The perpetrator can inflict pain on the victim at will, thus demonstrating their physical dominance. The more sadistic perpetrator will want to leave marks to prove their power and ongoing dominance in a more permanent way. However it is rarely physical dominance that the perpetrator is after, they are just using it as a tool for what they really want. Psychological dominance.
Psychological manipulation uses similar techniques to the above. Overloading the mind and conditioning reflexes. This can be done via a host of techniques such as sleep deprivation, food deprivation, deprivation of liberty, creating an environment of fear, bombarding the victim with information, social isolation, financial deprivation and manipulating their emotions.
There is another aspect that is really important to all of these techniques. Convincing the victim that what they thought they were doing, thinking or feeling was wrong. This can be done via gas lighting (undermining core beliefs), emotional manipulation, invalidating the person’s integrity, changing goal posts (you can never be right) and making it not worth arguing. There are many more techniques than these, of course. The common underlying principle is to make the victim doubt the fact or value they knew and trusted, and replace it with the fact or value the perpetrator wants the victim to take on board.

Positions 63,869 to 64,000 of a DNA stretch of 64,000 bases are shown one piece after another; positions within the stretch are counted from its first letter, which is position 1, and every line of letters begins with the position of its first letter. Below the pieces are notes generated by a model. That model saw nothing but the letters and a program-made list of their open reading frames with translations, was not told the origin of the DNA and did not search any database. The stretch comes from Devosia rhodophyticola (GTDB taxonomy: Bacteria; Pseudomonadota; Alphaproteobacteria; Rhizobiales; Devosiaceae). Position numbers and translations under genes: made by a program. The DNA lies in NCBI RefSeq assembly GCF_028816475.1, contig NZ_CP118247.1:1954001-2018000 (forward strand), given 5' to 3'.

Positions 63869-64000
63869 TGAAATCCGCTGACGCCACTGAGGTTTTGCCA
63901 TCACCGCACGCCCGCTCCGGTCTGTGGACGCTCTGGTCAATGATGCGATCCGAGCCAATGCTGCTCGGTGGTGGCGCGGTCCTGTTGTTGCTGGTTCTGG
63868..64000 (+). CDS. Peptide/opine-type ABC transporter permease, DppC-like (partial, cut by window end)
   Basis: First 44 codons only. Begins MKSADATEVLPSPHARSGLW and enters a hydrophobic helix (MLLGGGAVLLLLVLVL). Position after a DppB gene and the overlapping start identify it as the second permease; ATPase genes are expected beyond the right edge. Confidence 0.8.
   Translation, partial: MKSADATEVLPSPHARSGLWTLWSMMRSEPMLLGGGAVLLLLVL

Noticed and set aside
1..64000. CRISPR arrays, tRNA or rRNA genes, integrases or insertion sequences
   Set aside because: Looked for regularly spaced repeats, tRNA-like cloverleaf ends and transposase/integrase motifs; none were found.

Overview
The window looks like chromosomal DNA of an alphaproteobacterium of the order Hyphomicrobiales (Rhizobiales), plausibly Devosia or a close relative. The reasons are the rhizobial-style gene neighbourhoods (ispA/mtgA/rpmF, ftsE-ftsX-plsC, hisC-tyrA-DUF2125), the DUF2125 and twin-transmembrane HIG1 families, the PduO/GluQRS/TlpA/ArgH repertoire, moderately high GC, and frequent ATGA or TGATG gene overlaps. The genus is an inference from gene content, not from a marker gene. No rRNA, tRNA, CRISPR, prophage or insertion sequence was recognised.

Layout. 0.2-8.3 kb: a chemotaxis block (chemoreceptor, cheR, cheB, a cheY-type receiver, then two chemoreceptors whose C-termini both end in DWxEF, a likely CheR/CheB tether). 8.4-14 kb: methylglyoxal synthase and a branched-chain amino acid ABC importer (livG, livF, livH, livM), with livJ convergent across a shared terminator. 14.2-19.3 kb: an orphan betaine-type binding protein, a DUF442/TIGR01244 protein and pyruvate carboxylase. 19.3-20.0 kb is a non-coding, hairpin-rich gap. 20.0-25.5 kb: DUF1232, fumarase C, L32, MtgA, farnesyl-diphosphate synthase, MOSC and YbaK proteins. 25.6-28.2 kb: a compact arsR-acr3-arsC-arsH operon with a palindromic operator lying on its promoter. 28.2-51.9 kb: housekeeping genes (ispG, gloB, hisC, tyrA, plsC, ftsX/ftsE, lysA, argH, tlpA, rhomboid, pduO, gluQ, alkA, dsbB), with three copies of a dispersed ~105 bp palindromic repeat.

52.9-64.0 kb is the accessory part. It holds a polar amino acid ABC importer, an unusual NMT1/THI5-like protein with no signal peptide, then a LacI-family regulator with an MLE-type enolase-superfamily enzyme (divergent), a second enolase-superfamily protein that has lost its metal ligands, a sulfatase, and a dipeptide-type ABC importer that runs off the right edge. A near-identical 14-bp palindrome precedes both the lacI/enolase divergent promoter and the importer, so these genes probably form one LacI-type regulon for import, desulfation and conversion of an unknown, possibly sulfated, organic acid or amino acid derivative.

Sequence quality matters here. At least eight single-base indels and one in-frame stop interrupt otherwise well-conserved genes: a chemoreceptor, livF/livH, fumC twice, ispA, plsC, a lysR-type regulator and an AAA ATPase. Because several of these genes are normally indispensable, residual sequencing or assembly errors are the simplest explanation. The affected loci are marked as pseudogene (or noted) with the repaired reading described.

Overloading the victims mind means that the victim can’t evaluate the information before storing it. Think of it like putting groceries away. When you realise you are about to put some rotten food in the cupboard, you stop, put it aside and throw it out. If I give you several tons of food to store in big boxes with a tight time limit, you won’t check all the food, you’ll just put it in the cupboard. By overloading the thinking mind, the victim can’t analyse and judge the information coming in and will just store the rotten idea without critical analysis.
Isolating the victim from safety, other trusted people and time is all about giving the person no good reference point to compare the new information to. If you are in a boat on the ocean on a cloudy night, you don’t know which way you are going. If you have a compass, you might have a clue, but if the perpetrator discredits the compass then you are lost again. The perpetrator needs to make the victim distrust all their means of finding themselves. This means discrediting friends, authorities and repositories of knowledge. By undermining the idea of right and wrong, the victim finds it hard to judge the idea for whether it is good or rotten.